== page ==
When I first heard about the Detroit Cobras last year, I was advised by Carl I should see their show. He said their sound was like The Stooges meets Motown. Flying on this tip, I gave it a go. But when I got to the venue I was informed that show was sold out and my snowy trek across town was all in vain. So when they came back a few weeks ago, I made sure that this time I would not be denied from seeing this band. The thing that intrigued me the most was the fact their play list only consists of covers. For most bands this would be a kiss of death, they not only do it well but they transform each song to accommodate their strengths and make it their own.
Seven Easy Pieces is their 19 minute EP is released on the Rough Trade record label, as opposed to Sympathy Records which released Mink Rat or Rabbit and Life, Love, and Leaving. The cover art is the same from the 7" single Ain't It a Shame which pictures a nude Rachel Nagy, the vocalist of the Cobras.
The first track, Ya Ya Ya (Looking for My Baby), is an edgy blues number that displays guitar work reminiscent of The Stooges' Ron Asheton. My Baby Loves the Secret Agent is fun, quirky homage to 60's television spy shows, even referencing I Spy and Get Smart.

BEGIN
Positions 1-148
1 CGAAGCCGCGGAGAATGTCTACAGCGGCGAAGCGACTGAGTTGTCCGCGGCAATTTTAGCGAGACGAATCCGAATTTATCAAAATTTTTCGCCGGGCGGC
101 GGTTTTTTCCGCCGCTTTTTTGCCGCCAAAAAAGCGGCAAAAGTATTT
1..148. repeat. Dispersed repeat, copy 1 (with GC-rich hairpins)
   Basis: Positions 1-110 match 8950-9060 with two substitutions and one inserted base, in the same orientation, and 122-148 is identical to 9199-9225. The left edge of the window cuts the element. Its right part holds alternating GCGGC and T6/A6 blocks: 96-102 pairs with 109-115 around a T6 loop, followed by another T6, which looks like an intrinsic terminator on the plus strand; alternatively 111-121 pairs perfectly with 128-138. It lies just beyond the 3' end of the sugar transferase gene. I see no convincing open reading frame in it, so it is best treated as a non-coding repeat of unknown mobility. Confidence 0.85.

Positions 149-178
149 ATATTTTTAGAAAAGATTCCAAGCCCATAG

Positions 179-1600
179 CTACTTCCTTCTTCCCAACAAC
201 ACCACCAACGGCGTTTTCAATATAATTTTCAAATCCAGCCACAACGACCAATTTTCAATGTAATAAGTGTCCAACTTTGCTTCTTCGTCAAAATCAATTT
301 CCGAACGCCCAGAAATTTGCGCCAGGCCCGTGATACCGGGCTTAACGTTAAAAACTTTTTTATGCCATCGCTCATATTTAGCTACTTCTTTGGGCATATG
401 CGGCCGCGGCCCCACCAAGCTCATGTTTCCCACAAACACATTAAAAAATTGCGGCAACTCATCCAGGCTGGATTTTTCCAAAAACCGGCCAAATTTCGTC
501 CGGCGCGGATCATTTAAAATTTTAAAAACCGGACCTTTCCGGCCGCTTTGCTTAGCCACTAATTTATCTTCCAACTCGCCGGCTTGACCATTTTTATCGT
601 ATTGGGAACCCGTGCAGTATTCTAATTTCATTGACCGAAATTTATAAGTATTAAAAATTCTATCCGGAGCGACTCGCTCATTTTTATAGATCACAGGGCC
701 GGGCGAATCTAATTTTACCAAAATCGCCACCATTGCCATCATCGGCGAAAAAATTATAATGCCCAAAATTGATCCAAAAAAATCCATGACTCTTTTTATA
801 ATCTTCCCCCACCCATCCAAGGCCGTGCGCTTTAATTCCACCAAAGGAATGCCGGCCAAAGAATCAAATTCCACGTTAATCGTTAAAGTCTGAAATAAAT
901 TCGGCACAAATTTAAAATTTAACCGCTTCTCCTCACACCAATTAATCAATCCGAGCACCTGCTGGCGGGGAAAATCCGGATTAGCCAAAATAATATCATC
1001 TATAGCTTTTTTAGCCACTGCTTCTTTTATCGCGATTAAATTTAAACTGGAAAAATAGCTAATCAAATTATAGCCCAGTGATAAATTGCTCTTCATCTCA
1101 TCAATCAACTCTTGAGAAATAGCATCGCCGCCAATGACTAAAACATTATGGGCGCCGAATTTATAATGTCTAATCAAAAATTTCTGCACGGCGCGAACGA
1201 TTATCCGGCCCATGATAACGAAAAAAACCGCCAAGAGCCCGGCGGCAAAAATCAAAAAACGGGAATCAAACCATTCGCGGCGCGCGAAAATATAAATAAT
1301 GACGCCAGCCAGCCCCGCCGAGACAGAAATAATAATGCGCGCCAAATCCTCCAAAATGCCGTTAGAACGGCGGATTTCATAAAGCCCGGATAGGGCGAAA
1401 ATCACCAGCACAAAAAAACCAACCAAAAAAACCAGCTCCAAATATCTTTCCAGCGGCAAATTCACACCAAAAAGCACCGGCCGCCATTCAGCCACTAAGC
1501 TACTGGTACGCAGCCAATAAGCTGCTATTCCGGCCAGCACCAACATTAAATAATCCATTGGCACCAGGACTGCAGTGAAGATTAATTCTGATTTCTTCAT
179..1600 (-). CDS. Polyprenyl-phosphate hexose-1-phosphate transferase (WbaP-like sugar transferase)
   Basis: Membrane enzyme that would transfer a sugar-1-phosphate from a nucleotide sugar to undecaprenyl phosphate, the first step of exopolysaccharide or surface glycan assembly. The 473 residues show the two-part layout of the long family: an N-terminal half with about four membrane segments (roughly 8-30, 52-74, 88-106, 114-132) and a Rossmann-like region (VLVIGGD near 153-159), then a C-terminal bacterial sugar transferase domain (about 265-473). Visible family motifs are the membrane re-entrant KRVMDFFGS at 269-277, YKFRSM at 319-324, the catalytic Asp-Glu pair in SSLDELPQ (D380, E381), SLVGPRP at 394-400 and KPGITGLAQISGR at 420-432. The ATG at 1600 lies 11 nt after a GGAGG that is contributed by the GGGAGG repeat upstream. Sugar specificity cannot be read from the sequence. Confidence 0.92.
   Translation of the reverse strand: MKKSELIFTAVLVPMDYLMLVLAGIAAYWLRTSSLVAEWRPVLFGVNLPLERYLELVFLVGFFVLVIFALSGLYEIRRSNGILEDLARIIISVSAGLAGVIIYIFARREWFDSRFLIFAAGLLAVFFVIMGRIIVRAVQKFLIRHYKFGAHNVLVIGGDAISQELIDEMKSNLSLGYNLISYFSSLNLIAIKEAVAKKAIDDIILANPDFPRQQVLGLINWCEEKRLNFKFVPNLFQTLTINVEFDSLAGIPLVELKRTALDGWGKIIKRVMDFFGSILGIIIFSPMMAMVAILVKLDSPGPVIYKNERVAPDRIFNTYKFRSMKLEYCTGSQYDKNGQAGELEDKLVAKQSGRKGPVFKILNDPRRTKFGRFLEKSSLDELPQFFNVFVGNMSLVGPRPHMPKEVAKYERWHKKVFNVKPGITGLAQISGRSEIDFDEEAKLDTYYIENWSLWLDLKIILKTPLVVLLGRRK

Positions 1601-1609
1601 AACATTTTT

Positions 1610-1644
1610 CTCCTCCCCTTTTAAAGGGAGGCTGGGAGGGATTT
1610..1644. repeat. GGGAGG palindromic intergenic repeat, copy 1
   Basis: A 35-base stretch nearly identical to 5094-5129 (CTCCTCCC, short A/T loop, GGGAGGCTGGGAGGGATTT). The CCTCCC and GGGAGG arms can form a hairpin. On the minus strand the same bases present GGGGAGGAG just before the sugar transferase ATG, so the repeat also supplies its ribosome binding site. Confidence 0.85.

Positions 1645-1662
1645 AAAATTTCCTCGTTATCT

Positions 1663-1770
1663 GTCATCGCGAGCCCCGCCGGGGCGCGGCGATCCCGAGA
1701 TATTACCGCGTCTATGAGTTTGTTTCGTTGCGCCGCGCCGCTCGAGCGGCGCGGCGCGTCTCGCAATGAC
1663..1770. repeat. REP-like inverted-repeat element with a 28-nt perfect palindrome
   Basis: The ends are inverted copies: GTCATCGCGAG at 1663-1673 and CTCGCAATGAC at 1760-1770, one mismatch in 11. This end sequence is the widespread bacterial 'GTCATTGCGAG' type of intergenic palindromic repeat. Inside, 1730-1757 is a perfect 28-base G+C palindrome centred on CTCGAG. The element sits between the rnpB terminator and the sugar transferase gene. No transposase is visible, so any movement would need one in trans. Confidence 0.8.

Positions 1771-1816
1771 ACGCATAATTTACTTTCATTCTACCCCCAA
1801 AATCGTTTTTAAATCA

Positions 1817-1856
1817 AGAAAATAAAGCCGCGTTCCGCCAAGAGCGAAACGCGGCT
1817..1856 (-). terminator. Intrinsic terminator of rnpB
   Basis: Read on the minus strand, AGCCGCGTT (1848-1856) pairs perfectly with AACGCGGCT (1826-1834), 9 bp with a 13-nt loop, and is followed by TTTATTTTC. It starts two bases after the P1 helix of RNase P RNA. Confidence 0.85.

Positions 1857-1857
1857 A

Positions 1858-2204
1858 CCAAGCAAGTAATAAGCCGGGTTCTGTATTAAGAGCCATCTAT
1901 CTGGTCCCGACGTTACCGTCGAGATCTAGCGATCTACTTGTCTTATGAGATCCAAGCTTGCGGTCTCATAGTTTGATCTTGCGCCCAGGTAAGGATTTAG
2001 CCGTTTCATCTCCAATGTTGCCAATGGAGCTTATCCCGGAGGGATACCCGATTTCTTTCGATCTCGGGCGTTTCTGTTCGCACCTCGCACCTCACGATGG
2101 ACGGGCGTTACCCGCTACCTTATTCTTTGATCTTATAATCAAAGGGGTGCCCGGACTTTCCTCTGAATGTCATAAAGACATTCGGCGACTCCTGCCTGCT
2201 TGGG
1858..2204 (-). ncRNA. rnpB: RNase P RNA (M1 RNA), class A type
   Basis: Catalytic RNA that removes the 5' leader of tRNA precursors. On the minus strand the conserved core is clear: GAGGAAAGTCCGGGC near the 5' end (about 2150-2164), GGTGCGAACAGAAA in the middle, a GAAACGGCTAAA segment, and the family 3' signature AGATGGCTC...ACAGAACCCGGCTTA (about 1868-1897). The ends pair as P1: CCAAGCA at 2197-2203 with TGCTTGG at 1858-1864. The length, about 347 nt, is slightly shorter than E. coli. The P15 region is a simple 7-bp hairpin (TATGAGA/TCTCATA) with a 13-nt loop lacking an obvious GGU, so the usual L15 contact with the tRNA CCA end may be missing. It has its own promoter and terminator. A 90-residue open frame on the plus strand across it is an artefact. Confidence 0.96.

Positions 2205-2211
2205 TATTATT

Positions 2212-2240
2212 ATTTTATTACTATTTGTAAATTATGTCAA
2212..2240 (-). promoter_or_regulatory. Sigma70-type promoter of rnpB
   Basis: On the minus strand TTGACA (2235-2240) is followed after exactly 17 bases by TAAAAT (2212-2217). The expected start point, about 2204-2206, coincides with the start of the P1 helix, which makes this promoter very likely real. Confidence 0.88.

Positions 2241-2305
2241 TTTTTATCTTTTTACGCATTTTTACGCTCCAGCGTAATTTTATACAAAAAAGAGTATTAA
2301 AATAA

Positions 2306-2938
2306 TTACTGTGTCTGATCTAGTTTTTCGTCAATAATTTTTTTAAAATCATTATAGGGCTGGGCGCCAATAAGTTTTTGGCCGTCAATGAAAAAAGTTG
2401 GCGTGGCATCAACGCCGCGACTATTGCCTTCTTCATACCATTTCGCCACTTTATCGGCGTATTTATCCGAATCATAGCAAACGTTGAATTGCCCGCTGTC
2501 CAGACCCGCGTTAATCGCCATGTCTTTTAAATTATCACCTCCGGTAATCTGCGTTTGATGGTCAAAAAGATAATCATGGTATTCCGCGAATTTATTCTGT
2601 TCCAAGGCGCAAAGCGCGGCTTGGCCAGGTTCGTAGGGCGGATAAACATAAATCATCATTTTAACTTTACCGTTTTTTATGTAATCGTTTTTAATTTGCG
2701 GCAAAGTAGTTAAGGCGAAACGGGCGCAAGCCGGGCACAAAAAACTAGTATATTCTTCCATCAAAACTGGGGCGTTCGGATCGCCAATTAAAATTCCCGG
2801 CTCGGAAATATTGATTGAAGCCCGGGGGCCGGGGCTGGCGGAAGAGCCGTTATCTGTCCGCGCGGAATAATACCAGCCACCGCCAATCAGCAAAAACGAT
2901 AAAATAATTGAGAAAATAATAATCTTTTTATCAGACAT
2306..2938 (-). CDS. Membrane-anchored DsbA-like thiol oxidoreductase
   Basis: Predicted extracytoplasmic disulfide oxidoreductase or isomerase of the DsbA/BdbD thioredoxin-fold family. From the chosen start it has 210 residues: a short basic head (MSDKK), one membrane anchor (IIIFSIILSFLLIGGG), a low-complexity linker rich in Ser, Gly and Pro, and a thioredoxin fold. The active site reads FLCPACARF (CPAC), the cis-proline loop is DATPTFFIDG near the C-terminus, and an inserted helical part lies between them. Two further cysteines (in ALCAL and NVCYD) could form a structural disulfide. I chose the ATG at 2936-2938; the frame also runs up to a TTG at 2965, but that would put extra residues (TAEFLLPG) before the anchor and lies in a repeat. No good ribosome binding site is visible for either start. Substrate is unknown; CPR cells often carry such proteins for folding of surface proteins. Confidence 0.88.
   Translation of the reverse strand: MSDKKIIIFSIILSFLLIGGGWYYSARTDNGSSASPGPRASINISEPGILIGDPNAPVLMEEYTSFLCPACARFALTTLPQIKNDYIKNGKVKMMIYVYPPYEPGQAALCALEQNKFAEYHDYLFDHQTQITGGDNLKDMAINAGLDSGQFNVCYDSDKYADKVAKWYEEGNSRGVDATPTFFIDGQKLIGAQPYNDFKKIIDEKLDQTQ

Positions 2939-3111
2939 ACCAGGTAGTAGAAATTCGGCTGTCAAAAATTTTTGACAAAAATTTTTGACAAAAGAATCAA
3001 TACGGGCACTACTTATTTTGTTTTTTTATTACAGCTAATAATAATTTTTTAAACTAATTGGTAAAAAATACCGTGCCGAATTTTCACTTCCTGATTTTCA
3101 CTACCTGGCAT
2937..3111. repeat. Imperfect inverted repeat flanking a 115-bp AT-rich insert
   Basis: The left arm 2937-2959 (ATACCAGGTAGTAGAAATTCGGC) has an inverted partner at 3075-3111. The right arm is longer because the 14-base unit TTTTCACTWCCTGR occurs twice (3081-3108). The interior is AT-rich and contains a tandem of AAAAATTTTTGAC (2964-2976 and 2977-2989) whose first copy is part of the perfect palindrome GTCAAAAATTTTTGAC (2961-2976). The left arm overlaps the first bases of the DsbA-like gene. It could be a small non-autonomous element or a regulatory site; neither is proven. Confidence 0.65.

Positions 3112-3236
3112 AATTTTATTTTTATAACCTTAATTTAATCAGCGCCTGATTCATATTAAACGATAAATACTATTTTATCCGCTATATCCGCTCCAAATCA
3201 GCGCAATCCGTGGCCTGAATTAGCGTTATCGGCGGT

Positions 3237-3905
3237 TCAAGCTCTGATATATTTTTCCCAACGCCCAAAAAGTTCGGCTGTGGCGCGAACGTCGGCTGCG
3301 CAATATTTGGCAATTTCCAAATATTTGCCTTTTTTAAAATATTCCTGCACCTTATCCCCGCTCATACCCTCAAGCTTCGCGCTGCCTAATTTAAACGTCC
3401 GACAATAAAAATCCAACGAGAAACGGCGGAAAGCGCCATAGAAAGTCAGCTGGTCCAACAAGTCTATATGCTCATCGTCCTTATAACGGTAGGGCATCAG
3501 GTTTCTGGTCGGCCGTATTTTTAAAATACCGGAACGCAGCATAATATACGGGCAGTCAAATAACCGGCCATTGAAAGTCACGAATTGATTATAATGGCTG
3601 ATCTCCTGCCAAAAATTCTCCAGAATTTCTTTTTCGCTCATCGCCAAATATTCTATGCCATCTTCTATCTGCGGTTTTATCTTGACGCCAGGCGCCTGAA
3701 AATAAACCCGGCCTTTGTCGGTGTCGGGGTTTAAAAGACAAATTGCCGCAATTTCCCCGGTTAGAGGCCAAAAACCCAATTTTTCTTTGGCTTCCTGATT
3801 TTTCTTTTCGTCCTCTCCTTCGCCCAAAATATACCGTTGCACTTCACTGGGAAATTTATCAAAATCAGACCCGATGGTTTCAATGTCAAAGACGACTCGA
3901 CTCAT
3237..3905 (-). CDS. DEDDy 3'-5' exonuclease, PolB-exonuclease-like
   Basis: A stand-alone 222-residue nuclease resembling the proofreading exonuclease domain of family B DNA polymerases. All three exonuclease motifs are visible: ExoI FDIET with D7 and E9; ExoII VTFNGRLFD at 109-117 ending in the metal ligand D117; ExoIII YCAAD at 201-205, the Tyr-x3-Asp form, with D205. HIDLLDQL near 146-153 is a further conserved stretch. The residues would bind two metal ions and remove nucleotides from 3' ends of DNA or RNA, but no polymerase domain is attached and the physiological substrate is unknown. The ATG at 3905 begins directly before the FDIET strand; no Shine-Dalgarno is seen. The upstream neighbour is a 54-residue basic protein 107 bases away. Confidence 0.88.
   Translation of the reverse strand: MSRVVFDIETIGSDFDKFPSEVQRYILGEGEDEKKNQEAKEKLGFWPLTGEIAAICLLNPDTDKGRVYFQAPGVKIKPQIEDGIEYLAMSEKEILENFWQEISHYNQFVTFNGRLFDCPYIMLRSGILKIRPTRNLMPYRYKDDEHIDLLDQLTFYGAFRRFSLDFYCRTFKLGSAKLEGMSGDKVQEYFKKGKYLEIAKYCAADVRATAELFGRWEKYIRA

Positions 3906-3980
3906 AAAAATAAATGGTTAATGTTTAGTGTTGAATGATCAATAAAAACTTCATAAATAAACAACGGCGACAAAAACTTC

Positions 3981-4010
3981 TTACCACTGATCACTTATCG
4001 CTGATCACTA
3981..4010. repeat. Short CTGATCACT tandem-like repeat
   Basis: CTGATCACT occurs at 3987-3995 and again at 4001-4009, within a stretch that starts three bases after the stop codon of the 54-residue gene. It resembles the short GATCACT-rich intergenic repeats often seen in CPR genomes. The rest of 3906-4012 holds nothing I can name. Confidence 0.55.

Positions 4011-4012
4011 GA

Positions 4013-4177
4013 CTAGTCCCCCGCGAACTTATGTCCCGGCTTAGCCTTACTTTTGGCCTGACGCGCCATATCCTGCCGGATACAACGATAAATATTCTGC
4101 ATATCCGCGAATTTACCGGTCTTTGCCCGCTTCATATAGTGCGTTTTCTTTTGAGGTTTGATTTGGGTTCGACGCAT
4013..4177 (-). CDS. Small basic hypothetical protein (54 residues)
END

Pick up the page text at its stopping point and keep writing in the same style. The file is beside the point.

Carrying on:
Heartbeat is a song written by Ed Cobb (of Soft Cell's Tainted Love fame) which plays out with Wilson Pickett-esque fire. Rachel Nagy's features her smoky voice in Silver and Gold (When I Get Like This) as if she were a young Aretha Franklin. The band truthfully and achingly covers blues man Willie Dixon's Insane Asylum (also sung by Marianne Faithfull) with the male band members contributing to vocals on this track.
The two tracks that epitomizes the Detroit Cobras are the two gospel tunes by Roebuck "Pops" Staples You Don't Knock and 99 And a Half Just Won't Do. This platform is a lively, soulful format that has energy and vitality that made the MC5, Funkadelic, and Iggy Pop so popular. You Don't Knock is a playful song that headlines a few Chuck Berry guitar riffs. 99 And a Half Just Won't Do is probably the most recognizable song on this album which has been covered by Wilson Pickett, Creedence Clearwater Revival, and The Standells to name a few.
Even though Detroit Cobras exclusively perform cover songs, to call them a cover band would be an injustice. Plenty of popular bands cover tunes and many more cover tunes horribly, but very rarely do bands cover songs well. The Cobras take obscure songs (and probably pop) and recreate them such that it distinguishes and makes them their own, which is what makes their performance that much more impressive.